For example, a son who is taking a career break, may find his parents ‘acting’ supportive in some ways, while they also make unsettling comments around the length of time he has been unemployed and the impact it will have on him ever securing another ‘good’ job.   He may also find his friends and colleagues questioning his decision to take a career break for such an extended period of time and what this will do to his career.

The son, while initially feeling reasonably confident about his decision becomes increasingly uncertain. Even though he has a plan behind the career break.

In this case, the parents fear is coming from a place of parental concern about their child. From a desire to protect them.   Or, it may come from a fear of what others will say if their son has a lower status career or is unemployed for a lengthy stretch of time.

The comments from friends and colleagues could be coming from their own fears, which they are projecting. It could be their anxiety levels if they did not have secure employment or what others would think if they were not working. Or it could be genuine concern for their friends / colleagues welfare. They could also be coming from a place of jealousy, in that while they are not happy in their career, they don’t have the money or confidence to take a career break and potentially make a career transition.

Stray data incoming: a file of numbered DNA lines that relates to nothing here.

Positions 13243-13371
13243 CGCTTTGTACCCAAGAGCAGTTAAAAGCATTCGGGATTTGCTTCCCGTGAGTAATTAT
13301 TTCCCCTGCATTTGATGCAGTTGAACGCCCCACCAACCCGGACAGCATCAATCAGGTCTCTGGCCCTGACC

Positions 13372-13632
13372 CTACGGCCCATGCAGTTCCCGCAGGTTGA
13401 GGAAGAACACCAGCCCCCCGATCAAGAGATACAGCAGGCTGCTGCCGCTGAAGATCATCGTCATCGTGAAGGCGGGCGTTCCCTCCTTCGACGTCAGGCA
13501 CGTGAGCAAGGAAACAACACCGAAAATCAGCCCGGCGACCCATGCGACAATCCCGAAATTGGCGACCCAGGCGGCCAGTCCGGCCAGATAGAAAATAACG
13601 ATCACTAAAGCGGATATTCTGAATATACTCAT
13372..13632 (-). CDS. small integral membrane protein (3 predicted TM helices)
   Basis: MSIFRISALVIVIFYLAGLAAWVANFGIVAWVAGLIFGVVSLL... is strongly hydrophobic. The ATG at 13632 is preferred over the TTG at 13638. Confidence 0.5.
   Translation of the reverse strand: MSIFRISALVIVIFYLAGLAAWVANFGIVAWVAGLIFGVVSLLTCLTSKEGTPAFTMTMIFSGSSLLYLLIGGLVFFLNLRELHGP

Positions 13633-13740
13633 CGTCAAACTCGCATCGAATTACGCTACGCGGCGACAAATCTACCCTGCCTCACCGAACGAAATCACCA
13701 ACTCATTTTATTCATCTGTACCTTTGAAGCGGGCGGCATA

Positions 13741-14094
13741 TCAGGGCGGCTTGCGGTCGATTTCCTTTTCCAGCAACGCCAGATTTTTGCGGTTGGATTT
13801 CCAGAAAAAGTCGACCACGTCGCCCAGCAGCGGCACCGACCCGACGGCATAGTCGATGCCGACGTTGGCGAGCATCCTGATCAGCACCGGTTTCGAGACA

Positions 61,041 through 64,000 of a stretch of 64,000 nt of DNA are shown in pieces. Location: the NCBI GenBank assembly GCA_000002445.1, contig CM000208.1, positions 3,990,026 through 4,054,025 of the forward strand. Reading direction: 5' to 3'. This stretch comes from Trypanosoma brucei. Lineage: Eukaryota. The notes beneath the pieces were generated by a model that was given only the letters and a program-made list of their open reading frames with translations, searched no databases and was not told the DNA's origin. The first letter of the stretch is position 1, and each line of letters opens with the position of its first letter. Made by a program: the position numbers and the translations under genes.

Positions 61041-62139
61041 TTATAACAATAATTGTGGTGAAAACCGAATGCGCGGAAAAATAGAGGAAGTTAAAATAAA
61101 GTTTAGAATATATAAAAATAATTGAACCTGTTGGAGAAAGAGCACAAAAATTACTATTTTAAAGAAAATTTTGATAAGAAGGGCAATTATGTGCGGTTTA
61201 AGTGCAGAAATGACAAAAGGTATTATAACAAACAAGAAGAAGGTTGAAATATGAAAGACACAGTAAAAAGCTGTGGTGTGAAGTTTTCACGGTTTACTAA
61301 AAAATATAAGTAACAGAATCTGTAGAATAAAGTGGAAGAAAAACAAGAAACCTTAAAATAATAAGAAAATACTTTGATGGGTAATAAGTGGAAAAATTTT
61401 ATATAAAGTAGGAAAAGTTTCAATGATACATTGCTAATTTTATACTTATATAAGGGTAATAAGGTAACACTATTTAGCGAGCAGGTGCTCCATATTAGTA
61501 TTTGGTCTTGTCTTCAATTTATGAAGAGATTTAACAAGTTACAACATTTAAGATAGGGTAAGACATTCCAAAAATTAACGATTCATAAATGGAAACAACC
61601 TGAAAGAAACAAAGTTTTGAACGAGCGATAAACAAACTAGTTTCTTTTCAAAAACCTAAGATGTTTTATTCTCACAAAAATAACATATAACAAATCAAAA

It is normal to have fears around making major changes in our work lives. What we don’t expect when we decide to make changes, is how much the comments of others who doubt and question us, make us question our decisions.

On the topic of career breaks, they are very common these days for all manner of reasons – travel, study, family and a desire to simply take an extended break to recharge.  Which makes sense given how hard and long most people work.

When making any changes in your work life be sure to spend some time reflecting and understanding your own fears. Also, be mindful to monitor the comments of those around you – friends, family and colleagues. Don’t take on board their ‘fears’, instead focus on strategies to overcome yours.

Job Sites for Flexible Employment Options in Australia